JR: It’s really interesting. Nobody’s ever asked me that. What I really get out of playing music and why I do it…to be creative and impress yourself and entertain yourself, is the idea that it should always feel new, hopefully. The two things you have as an artist that really matter are confidence in your work and excitement about the future. If you don’t have that, what’s the point? You’d end up doing medleys. It scares me to even think about it. So I always hope that things are just getting more and more exciting.
GB: Anybody’s who’s seen you live would feel that you bring that to the stage still. Is that a conscious effort? You’re a performer for sure—you interact and you smile a lot, and its very much a live show. Is that part of channelling that energy and bringing newness to it?
JR: Absolutely. If you love somebody, hopefully every dance you have with them is your first one—you know, that feeling. And that’s how it is with songs, and that’s why it’s really important to write and write until you get thing exactly how you want them, because when you do that, that’s your partner for the next 40 years, or 50 years, and you want to always be proud of it. Some songs, they start to lose their love, and other ones gain more love with your experience in life. I love performing. You write a song, and it’s like making an animal in a laboratory. And when you’re performing, it’s like the animal’s out there on the stage, and you don’t know what it’s going to do.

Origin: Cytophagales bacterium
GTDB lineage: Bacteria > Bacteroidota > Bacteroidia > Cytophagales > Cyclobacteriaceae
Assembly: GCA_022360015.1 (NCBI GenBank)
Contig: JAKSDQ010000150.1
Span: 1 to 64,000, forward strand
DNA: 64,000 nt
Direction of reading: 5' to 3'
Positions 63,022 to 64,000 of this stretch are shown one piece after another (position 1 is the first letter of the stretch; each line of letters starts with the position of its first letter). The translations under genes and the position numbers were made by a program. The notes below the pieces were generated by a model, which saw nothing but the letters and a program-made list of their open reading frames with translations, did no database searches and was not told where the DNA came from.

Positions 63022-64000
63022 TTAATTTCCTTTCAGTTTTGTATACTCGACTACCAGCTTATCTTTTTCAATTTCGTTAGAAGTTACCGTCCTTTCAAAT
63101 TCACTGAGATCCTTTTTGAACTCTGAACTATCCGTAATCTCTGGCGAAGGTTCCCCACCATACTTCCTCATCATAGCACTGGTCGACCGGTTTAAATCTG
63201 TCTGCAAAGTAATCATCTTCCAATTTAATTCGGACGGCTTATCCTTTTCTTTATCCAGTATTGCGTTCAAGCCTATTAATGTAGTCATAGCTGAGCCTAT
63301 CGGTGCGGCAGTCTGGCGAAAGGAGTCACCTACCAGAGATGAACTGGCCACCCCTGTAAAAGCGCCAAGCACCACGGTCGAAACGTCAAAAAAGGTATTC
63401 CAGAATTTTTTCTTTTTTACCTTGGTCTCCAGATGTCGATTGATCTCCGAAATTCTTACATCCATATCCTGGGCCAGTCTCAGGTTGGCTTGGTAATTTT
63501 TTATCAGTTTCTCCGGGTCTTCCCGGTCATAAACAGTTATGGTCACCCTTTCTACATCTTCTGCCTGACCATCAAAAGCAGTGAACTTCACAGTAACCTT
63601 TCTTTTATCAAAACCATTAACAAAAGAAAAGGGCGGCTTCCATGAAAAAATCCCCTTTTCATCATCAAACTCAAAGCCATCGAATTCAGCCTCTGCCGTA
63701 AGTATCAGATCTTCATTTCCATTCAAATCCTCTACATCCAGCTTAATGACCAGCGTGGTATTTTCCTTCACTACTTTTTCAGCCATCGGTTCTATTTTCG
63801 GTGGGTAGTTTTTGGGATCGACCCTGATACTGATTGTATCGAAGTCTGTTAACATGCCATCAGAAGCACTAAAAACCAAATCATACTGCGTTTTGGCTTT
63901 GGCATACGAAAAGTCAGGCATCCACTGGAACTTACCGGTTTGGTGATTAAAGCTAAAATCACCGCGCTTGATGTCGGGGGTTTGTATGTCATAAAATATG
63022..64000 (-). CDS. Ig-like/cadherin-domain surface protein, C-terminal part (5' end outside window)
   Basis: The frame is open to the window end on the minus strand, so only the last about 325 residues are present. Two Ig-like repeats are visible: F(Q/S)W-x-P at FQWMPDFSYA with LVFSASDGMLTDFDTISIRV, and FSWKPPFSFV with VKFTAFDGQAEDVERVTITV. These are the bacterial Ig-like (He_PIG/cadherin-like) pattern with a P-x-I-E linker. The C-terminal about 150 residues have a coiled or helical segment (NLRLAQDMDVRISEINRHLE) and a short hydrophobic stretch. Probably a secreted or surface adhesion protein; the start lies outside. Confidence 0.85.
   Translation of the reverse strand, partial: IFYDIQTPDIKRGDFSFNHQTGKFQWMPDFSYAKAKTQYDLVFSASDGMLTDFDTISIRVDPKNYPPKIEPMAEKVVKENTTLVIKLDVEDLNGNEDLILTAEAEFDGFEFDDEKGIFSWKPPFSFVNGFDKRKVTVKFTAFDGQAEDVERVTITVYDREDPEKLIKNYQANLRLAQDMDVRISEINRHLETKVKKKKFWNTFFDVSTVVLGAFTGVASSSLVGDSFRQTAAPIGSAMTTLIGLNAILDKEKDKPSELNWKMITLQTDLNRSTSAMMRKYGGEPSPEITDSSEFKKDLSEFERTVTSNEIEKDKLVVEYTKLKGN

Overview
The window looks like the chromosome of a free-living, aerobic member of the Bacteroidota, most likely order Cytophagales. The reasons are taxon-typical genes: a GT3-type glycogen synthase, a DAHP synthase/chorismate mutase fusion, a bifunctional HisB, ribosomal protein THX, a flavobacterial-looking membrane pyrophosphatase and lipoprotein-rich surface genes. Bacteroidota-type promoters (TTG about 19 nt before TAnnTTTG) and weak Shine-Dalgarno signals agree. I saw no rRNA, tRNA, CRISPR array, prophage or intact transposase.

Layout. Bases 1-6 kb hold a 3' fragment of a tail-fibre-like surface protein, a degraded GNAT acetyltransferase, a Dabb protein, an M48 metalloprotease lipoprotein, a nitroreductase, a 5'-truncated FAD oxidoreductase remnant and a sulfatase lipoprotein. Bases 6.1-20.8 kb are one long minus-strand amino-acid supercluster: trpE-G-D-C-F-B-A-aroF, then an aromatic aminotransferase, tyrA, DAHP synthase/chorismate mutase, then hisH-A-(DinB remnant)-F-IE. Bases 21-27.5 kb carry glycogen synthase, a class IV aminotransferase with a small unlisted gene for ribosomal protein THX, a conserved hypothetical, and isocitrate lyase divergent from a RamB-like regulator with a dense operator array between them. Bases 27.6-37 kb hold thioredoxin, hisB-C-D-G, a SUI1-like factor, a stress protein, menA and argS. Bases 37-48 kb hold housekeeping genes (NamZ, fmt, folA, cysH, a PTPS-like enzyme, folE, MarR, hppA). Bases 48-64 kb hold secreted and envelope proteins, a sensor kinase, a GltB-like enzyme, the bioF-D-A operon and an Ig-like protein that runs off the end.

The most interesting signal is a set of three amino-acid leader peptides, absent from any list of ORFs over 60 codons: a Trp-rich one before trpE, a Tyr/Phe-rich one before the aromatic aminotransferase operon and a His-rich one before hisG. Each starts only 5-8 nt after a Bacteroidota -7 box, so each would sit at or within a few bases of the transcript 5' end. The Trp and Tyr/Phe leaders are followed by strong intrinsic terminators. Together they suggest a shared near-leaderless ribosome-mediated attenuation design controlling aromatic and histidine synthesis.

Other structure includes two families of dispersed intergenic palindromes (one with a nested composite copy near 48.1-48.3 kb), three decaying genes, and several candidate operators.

GB: So it is new when you bring it to the live audience.
JR: Every time, depending on what’s going on in the audience, us—it’s totally crazy.
GB: You’ve lived a lot of places in the country. Is it strange to go back to them as a performer, as a musician, and go back to a place where you spent time before this career really started?